IG2011_Quartly_final.ppt

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IG2011_Quartly_final.ppt

  1. 1. Interannual Changes in Arctic Ice-edge Blooms Graham Quartly 1 & Mahé Perrette 2 1 – National Oceanography Centre (NOC), UK 2 – Potsdam Institute for Climate Impact Research (PIK), Germany
  2. 2. Arctic Ocean: Region of change [from Wassmann et al. (2011) C oncern about effect of reduced ice coverage ?? Impact on vitality of ecosystem ?? Effect on fish stock ?? Importance for CO 2 drawdown
  3. 3. Arctic: A mix of different ecosystems Three distinct marine environments: Open water year round Permanent ice cover Seasonal ice cover Seasonal ice cover in 2007 Chukchi Sea Baffin Bay Barents Sea
  4. 4. Outline of talk Development of ice-edge blooms Productivity models Interannual variations
  5. 5. Schematic of bloom development [From Sakshaug and Skjoldal (1989) ] Algae underneath the ice Ice conc. too high Ice-edge bloom Bloom fini-shed Stratification may develop, and then open-water bloom
  6. 6. Example from Baffin Bay Ice data from NSIDC or OSISAF (uses SSM/I) Chl data from NASA Goddard (SeaWiFS)
  7. 7. Bloom characteristics 50% Time (year day) Longitude (65°W – 54°W) 10% 20 days Westward 3 km / day 60 km 300 km 3 months mg m -3 Hovmöller diagram : transect perpendicular to the ice edge
  8. 8. Marginal Ice Zone MIZ period = any time up to 20 days after ice < 10%
  9. 9. Primary Productivity PP = f ( Chl, SST, day length, PAR ) [from Perrette et al. (2011)} ] VGPM Carr Marra et al.
  10. 10. Ice vs. Spring Intensity, longevity, total contribution
  11. 11. Ratio VGPM Carr Marra et al
  12. 12. Bloom occurrence & timing (2007) March May July > 20 < 0 0 - 20 < 15 > 30 <ul><li>Most observations in June – August </li></ul><ul><li>90% of adequately observed pixels experience chl > 0.5 mg.m -3 , and 70% > 1 mg.m -3 </li></ul><ul><li>Blooms take place later as the season advances (and as the MIZ moves futher North) </li></ul><ul><li>overall 50 % of blooms > 0.5 mg.m -3 are over within 30 days </li></ul>Apr. June Aug. Peak Termination Observations
  13. 13. Interannual variability I Year day chlorophyll (mg.m -3 ) First ice-free day Bloom peak Baffin Bay: Late melt => Weak peak (also 2004, 2008) 2005 2006 2007 Mar. April May June July Aug.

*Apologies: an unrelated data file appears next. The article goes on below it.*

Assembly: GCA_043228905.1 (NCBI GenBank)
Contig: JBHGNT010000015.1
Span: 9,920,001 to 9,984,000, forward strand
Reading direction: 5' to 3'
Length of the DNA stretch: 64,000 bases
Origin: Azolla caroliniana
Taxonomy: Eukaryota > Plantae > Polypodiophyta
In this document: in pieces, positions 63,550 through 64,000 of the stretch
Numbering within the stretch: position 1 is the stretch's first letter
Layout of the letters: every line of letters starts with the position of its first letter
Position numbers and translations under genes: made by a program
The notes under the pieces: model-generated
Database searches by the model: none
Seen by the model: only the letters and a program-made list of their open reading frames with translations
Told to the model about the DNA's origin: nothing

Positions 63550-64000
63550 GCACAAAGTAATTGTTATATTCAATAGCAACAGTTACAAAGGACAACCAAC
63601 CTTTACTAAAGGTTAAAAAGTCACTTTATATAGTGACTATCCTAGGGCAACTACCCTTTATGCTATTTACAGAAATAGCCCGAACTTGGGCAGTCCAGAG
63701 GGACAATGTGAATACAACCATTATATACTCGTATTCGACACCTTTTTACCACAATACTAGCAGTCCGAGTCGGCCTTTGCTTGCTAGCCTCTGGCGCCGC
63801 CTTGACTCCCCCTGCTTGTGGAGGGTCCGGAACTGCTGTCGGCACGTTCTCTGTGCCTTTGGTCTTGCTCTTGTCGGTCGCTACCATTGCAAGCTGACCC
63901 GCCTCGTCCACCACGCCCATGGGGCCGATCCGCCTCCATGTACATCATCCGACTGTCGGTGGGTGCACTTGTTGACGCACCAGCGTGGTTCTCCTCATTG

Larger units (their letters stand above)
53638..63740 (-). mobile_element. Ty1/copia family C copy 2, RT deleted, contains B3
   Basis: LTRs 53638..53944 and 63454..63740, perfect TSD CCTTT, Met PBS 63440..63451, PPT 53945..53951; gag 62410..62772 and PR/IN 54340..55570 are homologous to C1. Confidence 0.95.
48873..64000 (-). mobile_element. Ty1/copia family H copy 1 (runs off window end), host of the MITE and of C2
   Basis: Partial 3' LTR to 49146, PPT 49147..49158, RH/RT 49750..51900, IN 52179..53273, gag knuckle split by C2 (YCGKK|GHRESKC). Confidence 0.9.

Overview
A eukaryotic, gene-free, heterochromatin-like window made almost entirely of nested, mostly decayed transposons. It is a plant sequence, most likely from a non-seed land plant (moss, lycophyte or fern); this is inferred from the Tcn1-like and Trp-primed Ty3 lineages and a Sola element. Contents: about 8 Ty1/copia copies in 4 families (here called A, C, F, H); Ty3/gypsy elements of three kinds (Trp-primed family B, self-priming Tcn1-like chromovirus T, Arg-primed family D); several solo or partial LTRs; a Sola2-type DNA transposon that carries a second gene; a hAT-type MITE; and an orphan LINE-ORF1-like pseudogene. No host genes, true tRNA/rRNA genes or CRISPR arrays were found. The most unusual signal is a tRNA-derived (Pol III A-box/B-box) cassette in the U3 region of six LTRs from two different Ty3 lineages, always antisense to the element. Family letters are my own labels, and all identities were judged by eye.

14. 14. Interannual Variability II Early melt mismatch ? Year day chlorophyll (mg.m -3 ) Sep. First ice-free day Bloom peak Barents Sea: Early melt => Weak peak 1998 2001 2006 Mar. April May June July Aug.
  15. 15. Changes in timing Histogram of first ice-free day Histogram of peak lag after ice-retreat Late blooms Early ice retreat MIZ period Open water Barents Sea Mar. May July Sep.
  16. 16. Implications <ul><li>Large changes in melt date affects intensity of ice-edge bloom </li></ul><ul><li>Ecosystem may lose dual-bloom nature </li></ul><ul><li>Highly variable effects on other trophic levels </li></ul><ul><li>?? Effects on total productivity and CO 2 drawdown </li></ul>
  17. 17. Summary <ul><li>Ice-edge bloom is an important ecological niche (bloom within 20 days of ice-melt occurs in ~90% of seasonal ice zone) </li></ul><ul><li>Growth and productivty dependent upon timing (likely different response for different regions) </li></ul><ul><li>Early ice-melt may affect other trophic levels </li></ul>Perrette, M. et al. (2011), Near-ubiquity of ice-edge blooms in the Arctic, Biogeosciences , 8, 515–524.
  18. 18. Changes in ice melt
  19. 20. Data consistency SSM/I Combining SeaWiFS, MERIS, MODIS, need to allow for: chlorophyll calibration data flagging swath width sampling time 1998 1999 2000 2001 2002 2003 2004 2005 2006 2007 2008 2009 Pixel SEAWIFS 9 km MERGED 9 km MODIS 9 km NSIDC 25 km OSISAF 10 km

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